How should I present my case at the hearing?

We are in the process of updating the SNAP Advocacy Guide, so some of the information is no longer current.  In the meantime, you can read or download a pdf of the 2022 guide from

Produced by Patricia Baker and Victoria Negus, Massachusetts Law Reform Institute
Reviewed January 2020

The hearing is your last chance to make sure DTA has the facts supporting your position, including any documents.

  • Try to get a legal advocate to represent you at the hearing or give you advice about representing yourself. 106 C.M.R. § 343.150. See Appendix E for a list of legal services offices. You can also bring a friend or relative for support. 106 C.M.R. § 367.350.
  • DTA should schedule you for a face-to-face hearing unless you prefer a telephone hearing. For most people, a face-to-face hearing is better. It is easier to understand what is happening at a face-to-face hearing, easier to handle documents, and easier for the hearing officer to determine who is telling the truth.
  • Bring any proof you have. This can include proof you did not have before or never sent to DTA. 106 C.M.R. §§ 343.410, 343.500(A), 367.400(F). You or your advocate can ask DTA to send you papers and information from your file before the hearing. 106 C.M.R. § 343.340. If your hearing is being conducted by telephone or video, you should insist on an opportunity to fax any follow up documents to the hearing officer.
  • You can bring witnesses. You can also get a paper ordering a witness to come to your hearing; this paper is called a “subpoena.” 106 C.M.R. § 343.360. Talk with a legal advocate about how to do this.

Face-to face hearings and most telephone hearings take place at your local DTA office in a separate room. Only the people who need to be there are allowed in—the DTA representative, you, your representative (if any), any witnesses, and the hearing officer. Everyone must testify under “oath or affirmation.” The hearing is tape-recorded. 106 C.M.R. §§ 343.450, 343.500, 343.550.

If you believe that DTA is using evidence that is unfair or unreliable—for example, an accusation from an unidentified person—tell the hearing officer that you “object.” Objecting may make the hearing officer think twice about relying on this information. Also, if you lose the hearing and appeal to court, the court can consider whether the hearing officer made a mistake by admitting the evidence you objected to.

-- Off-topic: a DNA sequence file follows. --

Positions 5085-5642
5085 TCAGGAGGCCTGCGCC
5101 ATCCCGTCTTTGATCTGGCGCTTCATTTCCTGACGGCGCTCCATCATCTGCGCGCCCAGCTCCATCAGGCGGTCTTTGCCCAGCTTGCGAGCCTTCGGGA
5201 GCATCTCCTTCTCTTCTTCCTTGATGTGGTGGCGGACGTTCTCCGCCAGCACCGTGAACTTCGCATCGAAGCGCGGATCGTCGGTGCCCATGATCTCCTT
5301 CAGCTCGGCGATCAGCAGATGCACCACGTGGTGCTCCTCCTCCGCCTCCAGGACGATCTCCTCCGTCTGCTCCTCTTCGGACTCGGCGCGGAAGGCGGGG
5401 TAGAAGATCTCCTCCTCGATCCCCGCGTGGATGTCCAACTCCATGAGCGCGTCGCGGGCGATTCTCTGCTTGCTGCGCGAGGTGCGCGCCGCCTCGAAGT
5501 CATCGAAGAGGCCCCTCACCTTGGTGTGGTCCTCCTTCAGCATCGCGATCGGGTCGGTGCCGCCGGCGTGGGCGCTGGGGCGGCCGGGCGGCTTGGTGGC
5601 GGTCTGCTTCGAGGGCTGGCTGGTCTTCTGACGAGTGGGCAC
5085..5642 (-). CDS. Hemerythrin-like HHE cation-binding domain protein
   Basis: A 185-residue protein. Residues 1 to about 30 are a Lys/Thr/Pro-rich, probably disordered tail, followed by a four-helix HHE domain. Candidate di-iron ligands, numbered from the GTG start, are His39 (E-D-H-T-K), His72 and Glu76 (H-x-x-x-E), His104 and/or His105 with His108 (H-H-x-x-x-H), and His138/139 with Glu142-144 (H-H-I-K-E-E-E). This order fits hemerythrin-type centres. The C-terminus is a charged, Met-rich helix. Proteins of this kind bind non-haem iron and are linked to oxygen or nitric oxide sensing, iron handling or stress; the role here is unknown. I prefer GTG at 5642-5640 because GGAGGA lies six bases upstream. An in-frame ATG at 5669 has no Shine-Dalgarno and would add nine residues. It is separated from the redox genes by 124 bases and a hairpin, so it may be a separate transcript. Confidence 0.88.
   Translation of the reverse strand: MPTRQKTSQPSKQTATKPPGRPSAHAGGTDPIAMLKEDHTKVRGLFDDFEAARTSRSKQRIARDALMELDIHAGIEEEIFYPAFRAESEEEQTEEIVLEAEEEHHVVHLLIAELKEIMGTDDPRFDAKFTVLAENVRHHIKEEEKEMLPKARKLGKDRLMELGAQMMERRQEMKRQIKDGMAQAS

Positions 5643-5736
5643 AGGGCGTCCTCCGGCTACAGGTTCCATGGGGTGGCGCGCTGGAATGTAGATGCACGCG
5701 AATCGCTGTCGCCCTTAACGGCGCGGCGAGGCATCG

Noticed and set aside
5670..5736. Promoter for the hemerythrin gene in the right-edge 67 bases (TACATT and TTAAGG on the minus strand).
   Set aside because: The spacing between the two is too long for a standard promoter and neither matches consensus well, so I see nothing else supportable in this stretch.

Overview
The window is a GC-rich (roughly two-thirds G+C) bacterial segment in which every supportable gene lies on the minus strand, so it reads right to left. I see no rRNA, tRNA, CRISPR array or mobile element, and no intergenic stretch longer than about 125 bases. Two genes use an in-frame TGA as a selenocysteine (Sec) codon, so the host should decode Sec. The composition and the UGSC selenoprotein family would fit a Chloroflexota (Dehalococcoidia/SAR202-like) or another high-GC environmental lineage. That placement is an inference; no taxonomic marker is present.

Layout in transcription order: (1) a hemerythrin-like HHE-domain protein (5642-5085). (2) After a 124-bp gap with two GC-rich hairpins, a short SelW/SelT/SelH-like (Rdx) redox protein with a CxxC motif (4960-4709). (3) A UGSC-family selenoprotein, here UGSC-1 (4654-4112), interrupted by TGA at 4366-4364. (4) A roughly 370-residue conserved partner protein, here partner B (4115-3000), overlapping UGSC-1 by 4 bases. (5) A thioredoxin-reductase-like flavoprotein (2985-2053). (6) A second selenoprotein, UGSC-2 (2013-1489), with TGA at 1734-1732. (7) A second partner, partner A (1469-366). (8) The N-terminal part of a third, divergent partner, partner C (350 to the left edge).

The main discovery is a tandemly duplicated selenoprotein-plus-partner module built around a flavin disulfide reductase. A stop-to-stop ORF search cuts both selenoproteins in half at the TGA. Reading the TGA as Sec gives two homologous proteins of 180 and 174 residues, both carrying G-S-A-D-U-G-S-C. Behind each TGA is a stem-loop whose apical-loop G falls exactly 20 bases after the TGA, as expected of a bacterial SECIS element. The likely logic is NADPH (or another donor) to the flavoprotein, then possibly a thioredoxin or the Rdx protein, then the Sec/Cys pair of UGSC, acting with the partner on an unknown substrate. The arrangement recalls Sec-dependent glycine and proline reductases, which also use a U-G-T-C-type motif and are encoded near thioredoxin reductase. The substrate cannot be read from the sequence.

You have a right to see any information in your DTA case record. The DTA case record includes copies of applications and recertifications, DTA notices, verifications DTA got from you, case narratives (notes from workers) and actions related to the fair hearing process. 106 CMR § 360.300.  

Advocacy Reminders:

  • DTA regulations allow DTA to schedule your hearing by telephone 106 C.M.R. § 343.120, but it is current DTA policy not to schedule a telephone hearing unless you ask for one. If DTA schedules you for a telephone and you want a face-to-face hearing, call the Division of Hearings right away (617-348-5321 or 800-882-2017) and say you want a face-to-face hearing. If DTA won’t give you a face-to-face hearing, be sure to say on the record at the hearing that you want a face-to-face hearing.
  • The hearing officer must take evidence and decide the issues “de novo” (anew) based on what is presented at the hearing. See If I have the proofs DTA wanted, should I still ask for a hearing?
  • If you think the interpreter is not interpreting correctly, object to the hearing and ask for a different interpreter. See What if I do not speak English?

DTA Guidance:

  • Appellant can request permission from hearing officer to keep hearing record open to submit additional materials after hearing date. Transitions, May 2015 Policy Mail Box

Show DTA Policy Guidance

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